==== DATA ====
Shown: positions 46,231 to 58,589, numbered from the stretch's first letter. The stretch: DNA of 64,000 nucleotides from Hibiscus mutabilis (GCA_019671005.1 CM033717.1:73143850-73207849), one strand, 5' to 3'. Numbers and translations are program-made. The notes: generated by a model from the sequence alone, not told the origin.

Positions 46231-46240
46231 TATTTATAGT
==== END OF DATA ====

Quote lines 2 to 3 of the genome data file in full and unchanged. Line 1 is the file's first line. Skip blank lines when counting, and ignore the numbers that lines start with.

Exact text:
Positions 46231-46240
46231 TATTTATAGT